Selected for the mission was the 509th Parachute Infantry Battalion, the first American airborne unit shipped overseas and the first to close with the enemy in combat. During the opening phases of Operation Torch, the 509th achieved another first by leading the way for the Allied invasion of North Africa after a 1,600-mile flight from England.
Lieutenant Colonel Edson D. Raff commanded the battalion, which he had also trained. Known to his men as ‘Little Caesar,’ he had acquired the nickname through his demanding and meticulous training methods and his short, stocky physique. The tough training irked many of his troopers. After their first taste of combat, however, many admitted Little Caesar’s hard training had been invaluable.
Raff selected the inexperienced Lieutenant Dan A. DeLeo to lead the mission. Unlike most of the 509th’s officers, DeLeo had yet to see combat. The 24-year-old officer had lagged behind the rest of the battalion in England in order to supervise the transport of replacements, plus the battalion’s heavy baggage and equipment, by ship.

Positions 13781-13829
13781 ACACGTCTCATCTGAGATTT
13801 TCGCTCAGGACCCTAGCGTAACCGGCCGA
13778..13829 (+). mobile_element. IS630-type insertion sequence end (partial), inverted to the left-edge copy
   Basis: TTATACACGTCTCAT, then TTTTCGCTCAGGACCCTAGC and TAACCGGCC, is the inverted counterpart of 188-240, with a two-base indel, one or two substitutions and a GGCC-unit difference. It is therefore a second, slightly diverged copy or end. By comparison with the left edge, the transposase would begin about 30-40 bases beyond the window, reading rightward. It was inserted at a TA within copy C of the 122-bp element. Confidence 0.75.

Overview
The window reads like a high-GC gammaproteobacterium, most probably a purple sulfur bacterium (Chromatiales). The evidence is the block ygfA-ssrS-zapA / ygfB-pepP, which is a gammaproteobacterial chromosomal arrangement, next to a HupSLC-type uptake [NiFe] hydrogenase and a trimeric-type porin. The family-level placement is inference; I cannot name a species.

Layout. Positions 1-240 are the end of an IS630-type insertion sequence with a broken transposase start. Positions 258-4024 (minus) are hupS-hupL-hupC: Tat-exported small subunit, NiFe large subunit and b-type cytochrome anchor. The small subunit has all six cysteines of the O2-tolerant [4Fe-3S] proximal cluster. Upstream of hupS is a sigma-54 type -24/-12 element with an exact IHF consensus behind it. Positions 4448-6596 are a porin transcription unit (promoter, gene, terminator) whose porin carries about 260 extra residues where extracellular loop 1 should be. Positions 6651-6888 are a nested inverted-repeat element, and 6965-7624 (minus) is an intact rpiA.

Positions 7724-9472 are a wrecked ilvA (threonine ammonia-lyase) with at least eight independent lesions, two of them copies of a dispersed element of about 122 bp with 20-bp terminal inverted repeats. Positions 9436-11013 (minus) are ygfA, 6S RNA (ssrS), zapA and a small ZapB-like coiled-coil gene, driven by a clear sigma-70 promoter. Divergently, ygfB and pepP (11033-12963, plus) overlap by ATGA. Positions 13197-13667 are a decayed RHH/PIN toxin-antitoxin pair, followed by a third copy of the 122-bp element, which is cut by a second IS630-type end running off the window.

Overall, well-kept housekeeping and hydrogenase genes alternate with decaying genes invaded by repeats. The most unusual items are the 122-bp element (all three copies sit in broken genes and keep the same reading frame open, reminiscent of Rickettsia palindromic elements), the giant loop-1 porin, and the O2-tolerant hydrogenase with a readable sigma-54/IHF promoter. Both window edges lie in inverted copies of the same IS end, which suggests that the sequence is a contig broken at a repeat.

When DeLeo arrived in North Africa, Raff summoned him to his headquarters. The lieutenant later recalled that the briefing was short. ‘He told me that I was to lead a parachute raiding party to the El Djem bridge, blow it up, after which we were to make our way back through enemy territory for 90 miles to friendly lines.’
DeLeo remembered that Army Air Forces Lt. Col. Phil Cochran was present at the briefing as well. Raff had selected Cochran to command the two-plane flight since, after several failed air attacks, he was very familiar with the physical layout of the bridge and key terrain features in the general vicinity of the target area. DeLeo also recalled that Cochran said he would drop the paratroopers along the railroad line just north of the objective. Once they were on the ground, it was thought that all the paratroopers had to do was march south along the tracks until they reached the bridge, and blow it.